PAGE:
Dr William Pawlett Senior Lecturer in Media and Humanities
My research interests include Media and Cultural Theory and Continental Philosophy. I was nominated for Students’ Union and Vice-Chancellor’s awards for teaching. I Teach on the BA Media, MA Popular Culture and MRes Human Sciences.The modules I teach include: Key Concepts, Analysing Media Texts, Global Media/Global Culture, Media, Consumerism and the Body, Media Activism.
I enjoyed my Media Degree for various reasons. I primarily enjoyed the course because I learned a great deal about the global significance of the media, and also how the media represents different cultural identities. I enjoyed doing presentations and the freedom to research what interested me in my final year. The teaching staff were very helpful I found and if I had any problems were always there to speak to.” - Media Graduate.
You will develop a range of research and analytical skills that are required not only in the creative and media industries, but also more generally in the public and private sectors. Graduates in English and Media have taken up a wide variety of careers including: working in radio, television, journalism and marketing, as well as various management and communication roles in retail, business and local government. The degree in English and Media provides an excellent foundation for continuing studies at a post-graduate level and is a pathway for our MA courses in English, Contemporary Media or Popular Culture.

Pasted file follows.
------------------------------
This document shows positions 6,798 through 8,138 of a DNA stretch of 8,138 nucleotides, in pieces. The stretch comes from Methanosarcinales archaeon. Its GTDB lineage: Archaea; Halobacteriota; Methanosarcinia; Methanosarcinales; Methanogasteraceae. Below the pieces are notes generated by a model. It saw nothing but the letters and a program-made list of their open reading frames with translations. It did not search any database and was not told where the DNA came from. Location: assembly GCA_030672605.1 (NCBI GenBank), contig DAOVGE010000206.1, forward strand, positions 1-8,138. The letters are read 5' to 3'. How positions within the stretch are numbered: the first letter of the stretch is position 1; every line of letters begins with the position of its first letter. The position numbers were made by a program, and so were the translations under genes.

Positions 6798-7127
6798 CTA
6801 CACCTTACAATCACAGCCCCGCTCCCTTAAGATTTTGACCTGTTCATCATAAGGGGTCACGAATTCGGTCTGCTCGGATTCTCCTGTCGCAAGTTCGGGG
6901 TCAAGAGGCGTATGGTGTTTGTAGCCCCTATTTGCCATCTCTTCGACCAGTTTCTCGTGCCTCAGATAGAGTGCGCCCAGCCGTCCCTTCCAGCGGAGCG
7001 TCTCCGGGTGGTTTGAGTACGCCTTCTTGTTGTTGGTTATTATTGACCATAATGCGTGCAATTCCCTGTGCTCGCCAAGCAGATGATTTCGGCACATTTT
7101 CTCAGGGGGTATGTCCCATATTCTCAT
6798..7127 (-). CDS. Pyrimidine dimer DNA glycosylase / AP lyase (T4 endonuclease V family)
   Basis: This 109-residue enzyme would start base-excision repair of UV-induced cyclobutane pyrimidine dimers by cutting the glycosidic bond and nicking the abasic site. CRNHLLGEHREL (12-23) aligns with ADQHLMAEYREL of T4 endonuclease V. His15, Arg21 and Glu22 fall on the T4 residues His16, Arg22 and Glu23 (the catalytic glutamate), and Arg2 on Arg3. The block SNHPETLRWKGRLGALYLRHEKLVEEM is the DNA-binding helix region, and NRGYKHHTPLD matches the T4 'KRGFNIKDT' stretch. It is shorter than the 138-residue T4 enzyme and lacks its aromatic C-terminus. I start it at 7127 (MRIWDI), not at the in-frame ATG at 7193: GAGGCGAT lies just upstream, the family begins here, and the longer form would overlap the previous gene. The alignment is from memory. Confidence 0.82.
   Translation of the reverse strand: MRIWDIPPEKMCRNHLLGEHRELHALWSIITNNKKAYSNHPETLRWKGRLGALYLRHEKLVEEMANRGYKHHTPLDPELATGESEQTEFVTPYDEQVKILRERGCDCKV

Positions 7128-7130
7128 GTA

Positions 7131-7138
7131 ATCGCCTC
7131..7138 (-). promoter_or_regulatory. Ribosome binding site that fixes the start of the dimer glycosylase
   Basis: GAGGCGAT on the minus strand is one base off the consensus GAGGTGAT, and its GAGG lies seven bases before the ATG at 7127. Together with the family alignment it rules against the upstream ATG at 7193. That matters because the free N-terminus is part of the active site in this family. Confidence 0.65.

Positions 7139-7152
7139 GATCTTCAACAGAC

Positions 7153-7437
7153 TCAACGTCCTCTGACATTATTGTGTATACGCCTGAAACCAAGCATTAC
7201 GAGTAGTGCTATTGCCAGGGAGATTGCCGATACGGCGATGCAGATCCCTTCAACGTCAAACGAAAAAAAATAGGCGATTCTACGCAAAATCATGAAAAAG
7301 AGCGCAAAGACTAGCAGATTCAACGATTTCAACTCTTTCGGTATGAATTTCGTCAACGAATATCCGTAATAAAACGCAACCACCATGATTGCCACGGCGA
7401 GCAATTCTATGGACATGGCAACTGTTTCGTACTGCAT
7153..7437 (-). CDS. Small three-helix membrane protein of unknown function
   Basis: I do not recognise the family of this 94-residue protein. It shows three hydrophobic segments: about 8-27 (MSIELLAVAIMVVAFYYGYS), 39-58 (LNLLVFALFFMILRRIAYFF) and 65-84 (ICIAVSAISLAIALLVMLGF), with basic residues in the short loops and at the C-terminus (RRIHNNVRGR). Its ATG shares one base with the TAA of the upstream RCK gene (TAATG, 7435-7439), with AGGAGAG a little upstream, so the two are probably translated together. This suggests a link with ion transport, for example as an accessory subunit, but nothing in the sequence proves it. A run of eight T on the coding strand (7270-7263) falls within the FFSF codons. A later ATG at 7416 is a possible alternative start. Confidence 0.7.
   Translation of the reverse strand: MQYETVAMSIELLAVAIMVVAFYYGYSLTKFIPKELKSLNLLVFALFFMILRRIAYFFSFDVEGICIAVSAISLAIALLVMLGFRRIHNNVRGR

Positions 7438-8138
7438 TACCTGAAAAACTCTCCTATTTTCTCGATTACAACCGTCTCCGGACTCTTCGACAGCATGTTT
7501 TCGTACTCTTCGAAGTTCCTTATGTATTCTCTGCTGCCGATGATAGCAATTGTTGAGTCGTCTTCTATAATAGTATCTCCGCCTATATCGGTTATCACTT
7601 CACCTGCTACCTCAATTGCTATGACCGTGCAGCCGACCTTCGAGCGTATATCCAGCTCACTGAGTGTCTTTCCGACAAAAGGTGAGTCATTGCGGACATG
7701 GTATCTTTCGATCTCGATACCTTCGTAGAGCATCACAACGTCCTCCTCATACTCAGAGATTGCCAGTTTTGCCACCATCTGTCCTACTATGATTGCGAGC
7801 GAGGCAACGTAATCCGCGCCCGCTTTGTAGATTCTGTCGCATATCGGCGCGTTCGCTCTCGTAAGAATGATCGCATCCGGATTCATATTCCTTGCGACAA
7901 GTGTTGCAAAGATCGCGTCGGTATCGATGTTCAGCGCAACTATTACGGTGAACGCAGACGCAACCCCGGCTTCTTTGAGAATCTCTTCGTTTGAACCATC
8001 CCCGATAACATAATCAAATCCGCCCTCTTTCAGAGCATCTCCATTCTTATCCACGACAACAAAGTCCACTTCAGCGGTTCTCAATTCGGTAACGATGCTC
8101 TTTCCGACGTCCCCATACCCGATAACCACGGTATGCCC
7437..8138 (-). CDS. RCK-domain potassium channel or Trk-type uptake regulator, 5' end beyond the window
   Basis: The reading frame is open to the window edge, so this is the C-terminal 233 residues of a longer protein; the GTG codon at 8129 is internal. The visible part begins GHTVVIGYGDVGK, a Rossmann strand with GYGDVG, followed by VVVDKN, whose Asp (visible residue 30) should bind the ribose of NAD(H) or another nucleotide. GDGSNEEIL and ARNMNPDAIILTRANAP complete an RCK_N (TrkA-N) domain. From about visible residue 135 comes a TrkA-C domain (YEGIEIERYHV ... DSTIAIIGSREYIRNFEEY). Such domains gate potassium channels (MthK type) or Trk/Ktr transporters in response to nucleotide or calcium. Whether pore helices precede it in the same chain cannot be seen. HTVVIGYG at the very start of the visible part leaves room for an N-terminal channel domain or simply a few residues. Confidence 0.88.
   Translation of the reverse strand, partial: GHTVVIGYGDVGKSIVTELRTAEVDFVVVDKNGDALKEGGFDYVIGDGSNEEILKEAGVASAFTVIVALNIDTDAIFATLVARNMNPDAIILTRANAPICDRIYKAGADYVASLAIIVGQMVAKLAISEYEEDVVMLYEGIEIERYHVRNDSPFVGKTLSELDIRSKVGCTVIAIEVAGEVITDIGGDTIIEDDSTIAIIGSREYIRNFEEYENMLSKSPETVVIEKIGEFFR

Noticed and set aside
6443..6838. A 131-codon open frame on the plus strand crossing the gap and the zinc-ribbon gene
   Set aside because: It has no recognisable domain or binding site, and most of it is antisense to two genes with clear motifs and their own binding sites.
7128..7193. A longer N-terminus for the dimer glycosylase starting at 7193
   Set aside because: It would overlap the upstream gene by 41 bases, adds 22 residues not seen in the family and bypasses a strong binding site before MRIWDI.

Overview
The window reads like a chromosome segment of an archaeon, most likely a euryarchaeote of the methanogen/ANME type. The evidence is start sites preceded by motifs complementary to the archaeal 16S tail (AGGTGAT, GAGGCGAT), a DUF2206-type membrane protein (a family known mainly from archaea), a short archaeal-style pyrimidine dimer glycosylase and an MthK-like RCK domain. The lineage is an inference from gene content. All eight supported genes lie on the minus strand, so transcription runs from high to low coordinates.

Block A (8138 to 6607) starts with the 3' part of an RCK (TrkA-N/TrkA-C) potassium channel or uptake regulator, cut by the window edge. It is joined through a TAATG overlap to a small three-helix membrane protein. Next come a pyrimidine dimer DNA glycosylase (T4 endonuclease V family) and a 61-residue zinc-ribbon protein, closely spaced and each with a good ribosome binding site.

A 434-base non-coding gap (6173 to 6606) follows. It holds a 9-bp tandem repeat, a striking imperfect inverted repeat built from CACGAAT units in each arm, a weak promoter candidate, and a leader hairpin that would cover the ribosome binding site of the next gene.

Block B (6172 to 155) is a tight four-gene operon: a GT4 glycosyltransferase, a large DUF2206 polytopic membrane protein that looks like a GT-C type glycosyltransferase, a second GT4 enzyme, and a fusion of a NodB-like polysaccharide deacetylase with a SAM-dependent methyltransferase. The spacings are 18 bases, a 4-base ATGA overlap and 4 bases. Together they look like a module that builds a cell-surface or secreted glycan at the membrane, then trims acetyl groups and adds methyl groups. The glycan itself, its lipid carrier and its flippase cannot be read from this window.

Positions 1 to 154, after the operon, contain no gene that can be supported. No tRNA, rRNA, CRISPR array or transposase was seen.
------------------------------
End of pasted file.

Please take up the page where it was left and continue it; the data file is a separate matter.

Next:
On completion of the course you will be able to:
• Articulate, both in the written and spoken language, knowledge and understanding of texts, theories, discourse conventions and strategies relevant to both disciplines.
• Engage in the comprehension, analysis and appreciation of literary and media texts using a variety of written, oral, visual and digital resources.
• Demonstrate knowledge and understanding of the interrelationship between texts (media-based and literary) and the construction of cultural identities, such as class, gender, ethnicity and age.
• Demonstrate knowledge and understanding of the institutional, political, economic and cultural factors that have an impact on the production and reception of literature and media in regional, national and international contexts.
• Demonstrate knowledge and understanding of the conventions across a diverse range of media forms and literary texts.
• Demonstrate independent research skills.
In addition you will gain a number of skills such as the ability to effectively communicate in both written and spoken forms and to use social network sites and other digital platforms to enhance your profile and thereby increasing your employability prospects.
Students must have studied a minimum of two years post GCSE level. However, it is expected that some applicants will be mature students with work experience, who wish to further their career development. These applicants will be processed through standard procedures, which may involve an interview as part of the process. Please see http://wlv.ac.uk/mature for further information.
Those who do not meet the entry requirements may be offered an alternative course
|Part time #||£2,925|
The University also offers a range of Bursaries and Scholarships in addition to other financial support packages
These fees are applicable for new entrants in 2018/9. If you have any queries regarding the fees listed please contact
These fees are for the current academic year only. Any subsequent years may be subject to an annual increase, usually in line with inflation.
# Undergraduate part-time fees for 50% rate of study